Corresponding Author

Klaus Kuhnke

Max Planck Institute for Solid State Research

References

1.
Rossel, F.; Pivetta, M.; Schneider, W.-D.
Luminescence experiments on supported molecules with the scanning tunneling microscope
2.
Lutz, T.; Große, C.; Dette, C.; Kabakchiev, A.; Schramm, F.; Ruben, M.; Gutzler, R.; Kuhnke, K.; Schlickum, U.; Kern, K.
Molecular orbital gates for plasmon excitation

In collaboration with:

F. Schramm, M. Ruben (KIT)

Department "Nanoscale Science"

Individual molecules as gates for plasmonic light emission

Authors

T. Lutz, Ch. Große, Ch. Dette, A. Kabakchiev, R. Gutzler, K. Kuhnke, U. Schlickum, and K. Kern

Departments

Nanoscale Science (Klaus Kern)

The ongoing miniaturization of electronic circuitry suggests a similar development for optical elements and light sources. A tunnel current between a fine metal tip and a metal surface generates highly localized optical fields which may propagate as plasmons or emit light, thus forming an innovative optical source on the atomic scale. An individual molecule can be employed as a gate when introduced into the electronic tunnel path. The gating is directly related to the molecular electronic orbitals and may have applications in interfacing electronics and optical sources.

Electromagnetic waves can be guided and manipulated on sub-wavelength scales by exploiting collective electron oscillations e.g. at the interfaces of metallic nanostructures (surface plasmon polaritons). Technologically relevant applications have thus become possible, like signal-processing plasmonic circuits or plasmonic sensors. While the excitation in these devices is typically induced by incident light, their integration into conventional electronic circuits requires direct interfaces between nanoelectronics and nanophotonics, and strategies to excite plasmons electrically. This can be achieved by tunnel junctions addressing the plasmonic structures. A powerful method to study the mechanisms of localized plasmon excitation at plain metal surfaces and metallic nanostructures is scanning tunneling microscopy (STM).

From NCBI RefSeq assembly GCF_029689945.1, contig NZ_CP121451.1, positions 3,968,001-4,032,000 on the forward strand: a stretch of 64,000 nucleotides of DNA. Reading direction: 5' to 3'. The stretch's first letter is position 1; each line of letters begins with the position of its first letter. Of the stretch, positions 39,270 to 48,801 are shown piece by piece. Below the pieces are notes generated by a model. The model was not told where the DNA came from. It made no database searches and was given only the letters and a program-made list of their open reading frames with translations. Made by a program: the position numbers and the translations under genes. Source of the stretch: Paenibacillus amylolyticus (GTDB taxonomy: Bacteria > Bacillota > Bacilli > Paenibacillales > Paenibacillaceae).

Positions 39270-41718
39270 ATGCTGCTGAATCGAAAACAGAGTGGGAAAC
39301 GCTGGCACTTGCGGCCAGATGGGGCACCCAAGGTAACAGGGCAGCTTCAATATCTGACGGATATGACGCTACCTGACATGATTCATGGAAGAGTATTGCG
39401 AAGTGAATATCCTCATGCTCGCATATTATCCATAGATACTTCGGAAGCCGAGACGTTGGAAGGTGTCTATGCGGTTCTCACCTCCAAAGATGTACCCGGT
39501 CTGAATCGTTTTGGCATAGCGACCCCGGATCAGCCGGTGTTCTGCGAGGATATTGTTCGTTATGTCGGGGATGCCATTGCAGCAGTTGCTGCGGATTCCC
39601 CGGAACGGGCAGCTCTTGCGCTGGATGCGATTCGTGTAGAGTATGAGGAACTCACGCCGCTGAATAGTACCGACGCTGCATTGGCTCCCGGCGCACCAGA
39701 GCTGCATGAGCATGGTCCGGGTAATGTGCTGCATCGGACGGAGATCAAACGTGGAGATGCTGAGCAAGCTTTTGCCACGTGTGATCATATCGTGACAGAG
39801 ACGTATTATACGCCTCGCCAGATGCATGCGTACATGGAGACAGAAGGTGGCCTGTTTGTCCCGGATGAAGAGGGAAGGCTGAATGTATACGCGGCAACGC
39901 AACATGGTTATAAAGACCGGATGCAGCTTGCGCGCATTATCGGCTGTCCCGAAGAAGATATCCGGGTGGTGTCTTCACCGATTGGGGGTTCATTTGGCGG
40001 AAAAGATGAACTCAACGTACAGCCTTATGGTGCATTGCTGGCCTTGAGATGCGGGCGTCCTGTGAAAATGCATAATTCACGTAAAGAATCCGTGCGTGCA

<strong>Fig. 1:</strong> (a) Scanning tunneling microscope and investigated surface structure in a schematic representation. (b) Chemical structure of the Ir(ppy)<sub>3</sub> molecule. (c) STM measurement imaging a single Ir(ppy)<sub>3</sub> molecule on the hexagonal C<sub>60</sub> layer. The topographic height (3D appearance) is overlaid with the intensity of light emission (blue=dark, yellow=bright). Zoom Image
Fig. 1: (a) Scanning tunneling microscope and investigated surface structure in a schematic representation. (b) Chemical structure of the Ir(ppy)3 molecule. (c) STM measurement imaging a single Ir(ppy)3 molecule on the hexagonal C60 layer. The topographic height (3D appearance) is overlaid with the intensity of light emission (blue=dark, yellow=bright). [less]

This experimental technique sketched in Fig. 1(a) employs the close proximity (≈1nm) between the analyzed surface and a metallic tip that can be scanned with atomic precision. The highly localized tunnel current excites tip-induced plasmons in the gap between surface and tip. These gap excitations can couple to propagating surface plasmons or radiate as photons. Detecting the intensity of the emitted photons as function of tip position leads to so-called photon maps that reflect the local excitation efficiency for plasmons (see e.g. Fig. 1(c)). Introducing individual molecules into this tunnel junction modifies the plasmonic emission with respect to spectral shape and intensity [1]. The critical assessment of the underlying mechanisms and their control will be decisive for the application of single molecules as ultimate coupling elements for the electrical plasmon generation. In this study we simultaneously map individual molecular orbitals and the light emission with sub-molecular precision. This additional spatial information unequivocally proves that molecular orbitals can be exploited to confine plasmon excitation spatially and energetically.

<strong>Fig. 2:</strong> (a) Differential conductance spectra of the C<sub>60</sub> layer (grey) and on a Ir(ppy)<sub>3</sub> molecule (solid black and dotted lines). The electronic states of the molecule are indicated by colored arrows. (b) Photon map of the Ir(ppy)<sub>3</sub> molecule recorded at &ndash;1.8V bias voltage. (c)&ndash;(e) Electronic orbital maps of the same molecule recorded at the indicated bias voltages. The color coding of the three orbitals in the spectrum (a) and the maps (c)&ndash;(e) are identical. Zoom Image
Fig. 2: (a) Differential conductance spectra of the C60 layer (grey) and on a Ir(ppy)3 molecule (solid black and dotted lines). The electronic states of the molecule are indicated by colored arrows. (b) Photon map of the Ir(ppy)3 molecule recorded at –1.8V bias voltage. (c)–(e) Electronic orbital maps of the same molecule recorded at the indicated bias voltages. The color coding of the three orbitals in the spectrum (a) and the maps (c)–(e) are identical. [less]